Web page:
Stalin’s order to starve the Ukraine in 1933 is referred to as the Holodomor as Russian soldiers destroyed wheat crops killing millions forcing Emile to question the existence of god, compared to his wife’s faith in the church. Sullivan’s description of how Emil changed because of Stalinist policies, the war, the effects on his family are heart breaking, particularly how he was haunted by SS Hauptsturmfuhrer Haussmann because of incidents involving the slaughter of Jews by the SS at Dubossary on the Romanian border that took place in 1941. Further, Emil has difficulty dealing with members of the Selbstschutz a group created by the SS made up of Romanians whose task was to kill Jews. One in particular, Nikolas is a threat to Emil and his family.
The Martel’s harrowing journey west by wagon then cattle car is described in detail. Faced with avoiding German and Russian tanks, planes, and artillery the family does its best to live another day. Despite the nature of the story Sullivan does his best to present the humanity of people and inject humor whenever possible even under horrendous conditions, i.e.; when four year old Will needs to pee in a jar or out the back of the wagon as they travel westward. Laughter was such a rarity – it was cherished when it occurred.
Sullivan offers repeated poignant scenes throughout the novel. Whether it is Adele realizing she is living in an apartment house that used to house Jews in Wielun, Poland or that she and her family were wearing clothing stripped of Jews before they were gassed, she has difficulty coping. Another is the dilemma Emil is forced to deal with as he is ordered to shoot a Jewish father and three children by the SS. Emil refuses to do so at first, but when threatened with his life and never seeing his family again he finally succumbs to the pressure, but in the end, he never carries out the order. In Emil’s mind he has already executed the innocent Jews and cannot except the fact he did not kill them. For four years he carries the burden that he is an unworthy human being and a murderer until an unusual figure convinces him that god was looking out for him even though he had denigrated God the entire time. Throughout their journey Emil and Adele try and keep the faith that they will see each other again even when it appears it will never come to pass. Their journey is such that it is difficult for the reader not to become emotionally involved with Sullivan’s characters.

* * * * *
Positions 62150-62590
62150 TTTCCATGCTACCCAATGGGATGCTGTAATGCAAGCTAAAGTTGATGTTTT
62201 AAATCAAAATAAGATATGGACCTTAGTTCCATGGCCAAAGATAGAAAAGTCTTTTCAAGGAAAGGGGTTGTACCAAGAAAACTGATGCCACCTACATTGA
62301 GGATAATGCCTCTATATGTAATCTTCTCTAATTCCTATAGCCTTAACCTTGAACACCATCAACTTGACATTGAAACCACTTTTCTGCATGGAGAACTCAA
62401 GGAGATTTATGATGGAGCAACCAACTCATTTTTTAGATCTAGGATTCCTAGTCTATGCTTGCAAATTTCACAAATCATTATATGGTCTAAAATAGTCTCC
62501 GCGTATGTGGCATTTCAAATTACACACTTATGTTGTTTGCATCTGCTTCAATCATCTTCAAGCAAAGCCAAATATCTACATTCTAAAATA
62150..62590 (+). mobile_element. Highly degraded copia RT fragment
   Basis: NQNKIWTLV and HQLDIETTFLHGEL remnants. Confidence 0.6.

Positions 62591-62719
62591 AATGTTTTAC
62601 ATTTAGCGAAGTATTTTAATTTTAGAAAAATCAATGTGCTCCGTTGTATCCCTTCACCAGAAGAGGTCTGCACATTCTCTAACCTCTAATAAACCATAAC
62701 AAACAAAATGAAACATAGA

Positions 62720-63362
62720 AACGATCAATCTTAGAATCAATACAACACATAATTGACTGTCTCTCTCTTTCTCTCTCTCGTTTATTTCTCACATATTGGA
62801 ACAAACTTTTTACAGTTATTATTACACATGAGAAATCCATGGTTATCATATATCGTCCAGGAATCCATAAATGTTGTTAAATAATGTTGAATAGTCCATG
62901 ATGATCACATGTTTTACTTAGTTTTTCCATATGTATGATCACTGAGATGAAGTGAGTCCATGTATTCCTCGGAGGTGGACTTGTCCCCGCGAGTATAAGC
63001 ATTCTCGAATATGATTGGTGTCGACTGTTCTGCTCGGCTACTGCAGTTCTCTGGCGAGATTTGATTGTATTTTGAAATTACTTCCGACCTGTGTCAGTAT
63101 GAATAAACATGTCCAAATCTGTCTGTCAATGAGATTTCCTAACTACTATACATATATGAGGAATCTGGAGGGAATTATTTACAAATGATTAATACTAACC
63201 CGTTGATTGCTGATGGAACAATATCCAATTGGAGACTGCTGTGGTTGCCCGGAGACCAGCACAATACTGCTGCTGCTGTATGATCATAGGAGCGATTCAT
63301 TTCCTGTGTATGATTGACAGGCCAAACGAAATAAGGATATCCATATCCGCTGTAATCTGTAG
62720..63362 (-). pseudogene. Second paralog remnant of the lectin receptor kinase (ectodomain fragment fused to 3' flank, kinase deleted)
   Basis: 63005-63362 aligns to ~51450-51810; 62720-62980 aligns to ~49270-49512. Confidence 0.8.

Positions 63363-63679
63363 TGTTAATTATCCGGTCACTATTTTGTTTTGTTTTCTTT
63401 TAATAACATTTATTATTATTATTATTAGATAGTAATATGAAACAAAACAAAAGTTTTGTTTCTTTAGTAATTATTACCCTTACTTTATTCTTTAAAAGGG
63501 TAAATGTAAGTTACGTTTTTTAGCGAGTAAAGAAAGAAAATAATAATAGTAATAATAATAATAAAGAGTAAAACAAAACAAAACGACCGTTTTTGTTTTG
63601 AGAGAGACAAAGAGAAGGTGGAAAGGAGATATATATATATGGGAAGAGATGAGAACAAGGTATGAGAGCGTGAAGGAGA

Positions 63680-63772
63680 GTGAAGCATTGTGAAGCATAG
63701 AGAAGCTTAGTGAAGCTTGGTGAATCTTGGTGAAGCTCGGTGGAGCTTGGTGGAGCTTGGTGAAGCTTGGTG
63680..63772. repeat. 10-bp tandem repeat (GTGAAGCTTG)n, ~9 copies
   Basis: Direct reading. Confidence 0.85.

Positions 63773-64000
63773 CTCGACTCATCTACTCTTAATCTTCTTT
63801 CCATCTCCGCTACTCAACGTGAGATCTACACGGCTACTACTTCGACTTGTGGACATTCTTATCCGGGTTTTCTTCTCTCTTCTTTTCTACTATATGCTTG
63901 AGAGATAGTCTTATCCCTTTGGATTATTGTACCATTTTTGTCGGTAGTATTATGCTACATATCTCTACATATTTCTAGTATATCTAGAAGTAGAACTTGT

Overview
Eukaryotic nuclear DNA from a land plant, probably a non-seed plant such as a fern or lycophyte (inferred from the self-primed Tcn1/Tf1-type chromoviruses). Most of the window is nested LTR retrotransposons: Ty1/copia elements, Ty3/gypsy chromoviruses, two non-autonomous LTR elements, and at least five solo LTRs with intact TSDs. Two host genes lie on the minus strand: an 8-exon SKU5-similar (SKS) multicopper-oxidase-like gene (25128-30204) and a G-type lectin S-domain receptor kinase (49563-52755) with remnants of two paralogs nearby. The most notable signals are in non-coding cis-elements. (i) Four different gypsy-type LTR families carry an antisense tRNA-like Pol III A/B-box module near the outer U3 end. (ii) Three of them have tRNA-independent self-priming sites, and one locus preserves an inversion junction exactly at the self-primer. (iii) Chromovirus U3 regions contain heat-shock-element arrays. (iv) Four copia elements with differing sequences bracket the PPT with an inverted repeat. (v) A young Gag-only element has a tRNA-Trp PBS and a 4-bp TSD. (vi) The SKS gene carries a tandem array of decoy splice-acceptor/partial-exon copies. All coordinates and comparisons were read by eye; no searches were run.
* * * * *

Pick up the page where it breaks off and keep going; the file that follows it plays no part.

Speaking of characters, both real and imagined, Sullivan presents a number of fascinating individuals particularly the Romanian Corporal Gheorghe who suffered a head injury at Stalingrad. He comes in contact with Emil and his family putting forth a strong belief in god and with his empathetic nature then after losing contact with him they meet again in a Soviet labor camp four years later where the Corporal has an amazing impact on Emil’s life providing him with a new way of seeing the world, and a new way of thinking.
Sullivan is a fantastic storyteller and researcher. He spent a great deal of time with the immediate Martel family and their descendants while researching the book, and even walked in their footsteps through Ukraine, helping him capture the drama and emotion of their journey. It is the type of story that makes it difficult for the reader to put the book down as its hold on you makes you wonder about how certain inhabitants of the earth do the things they do, how people have the intestinal fortitude to survive, and the importance of memory and hope in confronting situations beyond their control.
(Soviet inmates at the frozen prison camp in Norilsk, Siberia, in 1945)